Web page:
Meet the Japanese cheerleaders with an average age of 70

These spirited Japanese ladies are members of Japan PomPom, a group of 28 cheerleaders in Japan ranging in age from 55 to their late 80’s.

Founded by 84-year-old leader Fumie Takino 20 years ago, the American sport has been gaining in popularity in Japan for the last 30 years, though more in schools and universities.

Why was Ms Takino inspired to take it up then?

A new lease on life

After the end of her marriage and travelling to the US for a master’s degree in gerontology, Ms Takino says she was ready for a change. Returning to Japan, she saw a professional cheerleading performance, complete with somersaults, backflips and human towers – “it blew my mind,” Ms Takino said.

She immediately got together a group of five friends and began practising their moves. Today, dressed in sparkly leotards and knee-high boots, the troupe meets weekly to rehearse, even analysing videos of themselves to improve.

While they avoid too much acrobatics, Ms Takino credits the sport with helping to keep her physically and mentally fit.

“Once you hit the age of 70, you have to admit it’s downhill.” she says. “We’ve come a long way in 20 years!” she adds.

Ageing with attitude

Japan is well-known for its long life expectancy – women can expect to live to 87 while the average for men is 80. However, many Japanese spend the last years of their lives in poor health, with the average “healthy” lifespan ten years less for both sexes.

While some of the members have left because of health issues or to care for ageing husbands, they have no problem finding new recruits.

One prospective member Shinko Kusajima, in her late sixties, said the troupe had given her the chance to meet new people: “When you get old, you keep losing friends, but you always have mates here to share a good time.”

You do have to be over 55 to join though.

Proof age is just a number?

Watch their ‘Dreamgirls’ performance at the United Spirit Association (USA) Nationals competition in Japan earlier this year here.

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A special thanks to our contributors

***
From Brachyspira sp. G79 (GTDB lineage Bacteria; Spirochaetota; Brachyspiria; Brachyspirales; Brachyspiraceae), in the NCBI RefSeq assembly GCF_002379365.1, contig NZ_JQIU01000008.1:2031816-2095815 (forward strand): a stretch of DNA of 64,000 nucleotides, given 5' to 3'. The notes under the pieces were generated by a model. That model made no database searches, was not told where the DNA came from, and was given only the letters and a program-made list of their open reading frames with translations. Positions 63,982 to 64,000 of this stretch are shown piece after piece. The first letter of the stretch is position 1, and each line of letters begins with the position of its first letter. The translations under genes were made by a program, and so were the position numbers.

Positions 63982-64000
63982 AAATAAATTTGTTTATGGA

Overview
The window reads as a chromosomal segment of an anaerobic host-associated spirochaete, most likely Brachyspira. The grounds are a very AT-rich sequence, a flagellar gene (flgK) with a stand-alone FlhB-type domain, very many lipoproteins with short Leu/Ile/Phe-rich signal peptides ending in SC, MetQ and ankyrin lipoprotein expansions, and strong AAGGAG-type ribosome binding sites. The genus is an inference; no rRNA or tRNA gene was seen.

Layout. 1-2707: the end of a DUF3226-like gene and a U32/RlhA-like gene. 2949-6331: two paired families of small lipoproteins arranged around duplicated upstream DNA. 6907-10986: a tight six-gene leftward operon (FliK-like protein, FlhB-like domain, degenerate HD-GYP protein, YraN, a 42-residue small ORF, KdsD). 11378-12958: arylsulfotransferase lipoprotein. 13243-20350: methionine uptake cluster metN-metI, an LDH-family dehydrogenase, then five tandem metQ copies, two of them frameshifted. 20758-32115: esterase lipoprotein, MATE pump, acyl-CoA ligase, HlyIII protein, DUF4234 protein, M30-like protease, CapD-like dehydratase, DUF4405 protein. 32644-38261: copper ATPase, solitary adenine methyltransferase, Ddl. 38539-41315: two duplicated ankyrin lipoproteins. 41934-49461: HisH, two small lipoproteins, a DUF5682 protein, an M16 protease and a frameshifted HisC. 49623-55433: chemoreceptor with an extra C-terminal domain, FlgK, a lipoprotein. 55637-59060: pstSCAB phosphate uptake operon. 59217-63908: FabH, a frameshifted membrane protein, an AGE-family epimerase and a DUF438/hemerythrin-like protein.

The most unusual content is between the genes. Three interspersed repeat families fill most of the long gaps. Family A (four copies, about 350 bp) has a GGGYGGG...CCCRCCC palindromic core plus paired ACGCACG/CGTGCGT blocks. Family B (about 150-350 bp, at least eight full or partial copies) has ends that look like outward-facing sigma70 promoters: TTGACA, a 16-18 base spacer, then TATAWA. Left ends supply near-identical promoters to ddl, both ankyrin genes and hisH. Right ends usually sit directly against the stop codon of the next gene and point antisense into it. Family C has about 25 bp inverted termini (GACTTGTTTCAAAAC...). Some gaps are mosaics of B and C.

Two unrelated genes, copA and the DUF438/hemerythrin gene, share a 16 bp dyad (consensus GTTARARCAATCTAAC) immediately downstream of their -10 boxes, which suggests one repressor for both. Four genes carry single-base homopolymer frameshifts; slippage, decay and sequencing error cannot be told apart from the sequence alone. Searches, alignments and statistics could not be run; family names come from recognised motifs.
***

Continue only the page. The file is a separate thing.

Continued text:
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Caroline Egan

DCM Media, agedcare101

Caroline has a wealth of experience writing within the retirement and aged care sector and is a contributing journalist for the Villages.com.au and agedcare101 blog and accompanying newsletters.

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Ian Horswill

Journalist

Ian is a journalist, writer and sub-editor for the aged care sector, working at The DCM Group. He writes for The Weekly Source, agedcare101, villages.com.au and the DCM Institute fortnightly newsletter Friday. Ian is in daily contact with CEOs of retirement living, land lease and the aged care operations and makes a new contact every week. He investigates media releases, LinkedIn and Facebook for a good source for ideas for stories.

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Lauren Broomham

Retirement and Aged Care Journalist

Lauren is a journalist for villages.com.au, agedcare101 and The Donaldson Sisters. Growing up in a big family in small town communities, she has always had a love for the written word, joining her local library at the age of six months. With over eight years' experience in writing and editing, she is a keen follower of news and current affairs with a nose for a good story.

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Jill Donaldson

Physiotherapist

Jill has been practicing as a clinical physiotherapist for 30 years. For the last 13 years she has worked solely in the Aged Care sector in more than 50 metropolitan and regional facilities. Jill has also toured care facilities in the US and Africa and is a passionate advocate for both the residents in aged care and the staff who care for them. She researches and writes for DCM Media.

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Chris Baynes

DCM Media, agedcare101

Chris has been a journalist and publisher in the retirement village and aged care sectors for 11 years. He has visited over 250 retirement villages and 50 aged care facilities both within Australia and internationally. Chris is a regular speaker at industry conferences plus is a frequent radio commentator.

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Annie Donaldson

Nurse and Carer

Annie has a long career in both nursing and the media. She has planned and co-ordinated the medical support from both international TV productions and major stadium events. In recent years she has been a primary family carer plus involved in structured carer support.